|Cultural Exchange via Internet - Opportunities and Strategies
Forum of the House of World Cultures, Berlin
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Summary of the discussion (9): 14 - 22 December, 1998
This is the last summary before the break in the debate which will be continued beginning in mid-February 1999. Another 24 contributions were made before the conclusion of the forum's first phase, among which were the following:
Joana Breidenbach did not agree with the statement "that the perception of poverty is completely dependent on culture." ... "how can those of us who live in the west deny, that our relative wealth, high life-expectancy and relative freedom are not desirable for every human being?" ... "Radical relativism, which holds that societies are so different from one anoher that no concept (such as poverty) can be transferred, is in my opinion wrong."
To begin with, Juan José Díaz Infante gave an example of this from Oaxaca. He explained: "I do not think that you and I dissagree on the search of equality for everyone, nonetheless we need to work in a system of valid premises in order to reach conclusions that can have a chance of being inserted into the existing system." Further down in his long contribution was written: "Trying to clarify my point of view...: The medium (the order of the economical system / the loop) is totally saturated, it has no more room where to move, the political formulas have failed."
In her previously mentioned posting, Joana Breidenbach also referred to Hans Braumüller. In connection with the topic "folklore and tourism" Hans had more acurately described, among other things, his project "Crosses of the Earth" in the context of indigenous peoples' self-determination. He also felt: "'Folklore' takes power away from the communities to engage in a fight for their rights..." and concluded: "I wish for an indigenous group to be present at the next Documenta, or any of the Biennale in order to question contemporary culture on this planet." Joana replied to this, in part, with: "I agree with your statement, that indigenous artists are very often relegated to producing "folklore" or "ethnic art", while metropolitan mainstream artists are doing "art". ... But this western art system is being challenged on many fronts and recent exhibitions (for example on African art) have pointed explicitly to this categorisation and questioned it in intelligent ways."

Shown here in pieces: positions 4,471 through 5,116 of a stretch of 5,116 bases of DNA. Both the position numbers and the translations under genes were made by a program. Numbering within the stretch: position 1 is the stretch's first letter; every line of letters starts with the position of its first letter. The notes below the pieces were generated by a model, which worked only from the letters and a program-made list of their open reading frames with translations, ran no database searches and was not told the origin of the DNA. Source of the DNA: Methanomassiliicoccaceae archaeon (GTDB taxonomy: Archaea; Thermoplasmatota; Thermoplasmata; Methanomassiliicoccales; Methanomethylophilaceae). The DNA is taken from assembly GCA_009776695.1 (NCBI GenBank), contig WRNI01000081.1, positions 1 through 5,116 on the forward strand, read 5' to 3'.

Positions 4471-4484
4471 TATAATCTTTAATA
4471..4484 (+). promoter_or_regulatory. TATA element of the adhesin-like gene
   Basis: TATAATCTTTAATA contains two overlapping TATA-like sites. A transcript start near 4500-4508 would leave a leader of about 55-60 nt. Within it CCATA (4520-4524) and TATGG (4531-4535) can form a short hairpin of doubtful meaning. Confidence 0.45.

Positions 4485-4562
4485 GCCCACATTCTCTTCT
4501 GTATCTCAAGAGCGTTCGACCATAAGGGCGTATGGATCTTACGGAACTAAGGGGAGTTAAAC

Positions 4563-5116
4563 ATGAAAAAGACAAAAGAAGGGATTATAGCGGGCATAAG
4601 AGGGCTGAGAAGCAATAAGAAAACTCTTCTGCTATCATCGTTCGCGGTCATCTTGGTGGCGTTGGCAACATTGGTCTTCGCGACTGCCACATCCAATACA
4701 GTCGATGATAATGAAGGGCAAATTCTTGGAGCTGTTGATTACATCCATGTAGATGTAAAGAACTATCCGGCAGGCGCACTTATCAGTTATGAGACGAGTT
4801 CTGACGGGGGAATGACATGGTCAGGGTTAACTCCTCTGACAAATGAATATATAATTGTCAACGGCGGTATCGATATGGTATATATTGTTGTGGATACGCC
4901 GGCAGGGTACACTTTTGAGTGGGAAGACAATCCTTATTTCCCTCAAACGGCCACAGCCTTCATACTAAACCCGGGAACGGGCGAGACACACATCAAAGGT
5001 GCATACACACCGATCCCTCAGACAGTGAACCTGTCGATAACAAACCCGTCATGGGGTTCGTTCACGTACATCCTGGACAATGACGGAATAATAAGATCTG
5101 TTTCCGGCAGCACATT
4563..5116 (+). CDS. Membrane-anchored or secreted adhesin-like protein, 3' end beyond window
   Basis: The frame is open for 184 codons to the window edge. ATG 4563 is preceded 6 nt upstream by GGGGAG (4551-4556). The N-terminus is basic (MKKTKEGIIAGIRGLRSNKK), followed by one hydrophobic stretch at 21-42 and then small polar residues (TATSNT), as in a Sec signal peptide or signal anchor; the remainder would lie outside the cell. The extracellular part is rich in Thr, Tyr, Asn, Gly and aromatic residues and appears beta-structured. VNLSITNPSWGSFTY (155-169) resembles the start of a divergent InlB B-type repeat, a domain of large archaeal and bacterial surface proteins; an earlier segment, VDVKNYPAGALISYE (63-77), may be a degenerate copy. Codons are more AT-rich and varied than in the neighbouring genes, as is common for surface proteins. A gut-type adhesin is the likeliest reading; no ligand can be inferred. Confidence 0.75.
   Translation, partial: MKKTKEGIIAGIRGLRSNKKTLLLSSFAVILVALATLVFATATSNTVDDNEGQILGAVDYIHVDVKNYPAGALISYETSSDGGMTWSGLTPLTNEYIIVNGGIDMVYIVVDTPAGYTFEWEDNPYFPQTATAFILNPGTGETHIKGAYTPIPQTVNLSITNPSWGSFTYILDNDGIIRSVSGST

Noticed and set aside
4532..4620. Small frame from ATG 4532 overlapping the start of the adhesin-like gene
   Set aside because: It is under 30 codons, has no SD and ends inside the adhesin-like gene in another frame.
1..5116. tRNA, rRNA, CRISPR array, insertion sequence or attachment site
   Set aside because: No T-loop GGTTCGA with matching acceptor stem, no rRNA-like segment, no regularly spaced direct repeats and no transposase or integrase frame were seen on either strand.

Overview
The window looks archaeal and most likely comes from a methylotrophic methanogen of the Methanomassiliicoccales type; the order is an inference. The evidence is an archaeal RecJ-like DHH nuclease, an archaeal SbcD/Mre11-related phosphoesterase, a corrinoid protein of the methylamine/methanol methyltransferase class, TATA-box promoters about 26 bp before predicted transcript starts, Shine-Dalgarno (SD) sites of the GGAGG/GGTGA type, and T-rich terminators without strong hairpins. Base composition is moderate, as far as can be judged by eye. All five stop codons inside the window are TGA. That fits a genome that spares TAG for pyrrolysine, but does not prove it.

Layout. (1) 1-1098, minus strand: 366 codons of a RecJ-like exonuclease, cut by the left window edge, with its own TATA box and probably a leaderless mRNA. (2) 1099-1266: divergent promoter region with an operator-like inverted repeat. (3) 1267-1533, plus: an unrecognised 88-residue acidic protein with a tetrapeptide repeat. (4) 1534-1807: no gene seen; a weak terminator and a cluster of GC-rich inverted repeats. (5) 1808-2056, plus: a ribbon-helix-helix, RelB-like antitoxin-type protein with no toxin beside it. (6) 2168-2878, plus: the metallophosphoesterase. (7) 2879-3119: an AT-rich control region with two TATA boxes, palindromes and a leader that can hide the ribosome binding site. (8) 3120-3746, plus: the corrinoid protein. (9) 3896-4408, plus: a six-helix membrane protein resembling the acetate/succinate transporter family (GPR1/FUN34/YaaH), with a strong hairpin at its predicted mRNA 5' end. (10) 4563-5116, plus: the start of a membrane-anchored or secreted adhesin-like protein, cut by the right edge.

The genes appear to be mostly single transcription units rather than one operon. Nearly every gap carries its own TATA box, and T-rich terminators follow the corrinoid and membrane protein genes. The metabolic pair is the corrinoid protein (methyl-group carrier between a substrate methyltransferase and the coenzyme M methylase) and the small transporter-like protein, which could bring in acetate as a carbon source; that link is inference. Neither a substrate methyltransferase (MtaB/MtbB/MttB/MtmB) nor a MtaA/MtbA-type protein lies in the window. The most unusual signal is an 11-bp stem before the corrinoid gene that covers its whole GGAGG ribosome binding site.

In connection with the Americanization of global culture, Cynthia Beth Rubin emphasized: "American culture is diverse and fluid. What gets exported is what sells abroad, not necessarily what reflects the actual culture of the USA..." Juan José Díaz Infante added that the "export of 'american culture' is the export of a system of marketing. ... The countries are seen only like potential markets. ... Politicians, administrators (etc.) not only in the US but all over the world are educated in such especialized manner that their action do not pertain to the sphere we call 'cultured'."
Nils Zurawski praised the forum's high standard. In the discussion on global culture, he only missed "the notion of globalization as a rethorical tool, as an ideology, and much less an empirical fact. ... I believe that global culture is a culture of representation, of control of images and thereupon control of people and their fate. ... New information technologies may contribute to their self-determination ..., but can be obstructive as soon as gatekeepers, such as curators, 'helpers' in general or media representatives etc. take control." He also expressed his opinion on the debate on poverty.
Armando Molina, editor of the online magazine "Voces" (art, literature, cultural life) described his experiences publishing on the Internet. Luis Cantillo and Lina Dorado introduced their web project "Colombian Art Index".
Britta Erickson's suggestion that the House of World Cultures should install an "Internet exhibition on the effects of the internet/speedy communication on world culture" received a great deal of attention. Also in a second posting she mentioned several possible routes considerations on this could take.
The House of World Culture's board of directors took notice of this idea with great interest and has already begun to discuss it. In the coming weeks it will be discussed further within the HKW. When the forum's debate continues in February 1999, after the coming pause, concrete statements on this topic will be able to be made and put up for discussion.
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Forum of the House of World Cultures, Berlin, on the use of Internet in the cultural exchange with and between Africa, Asia/Pacific and Latin America. 1998/1999
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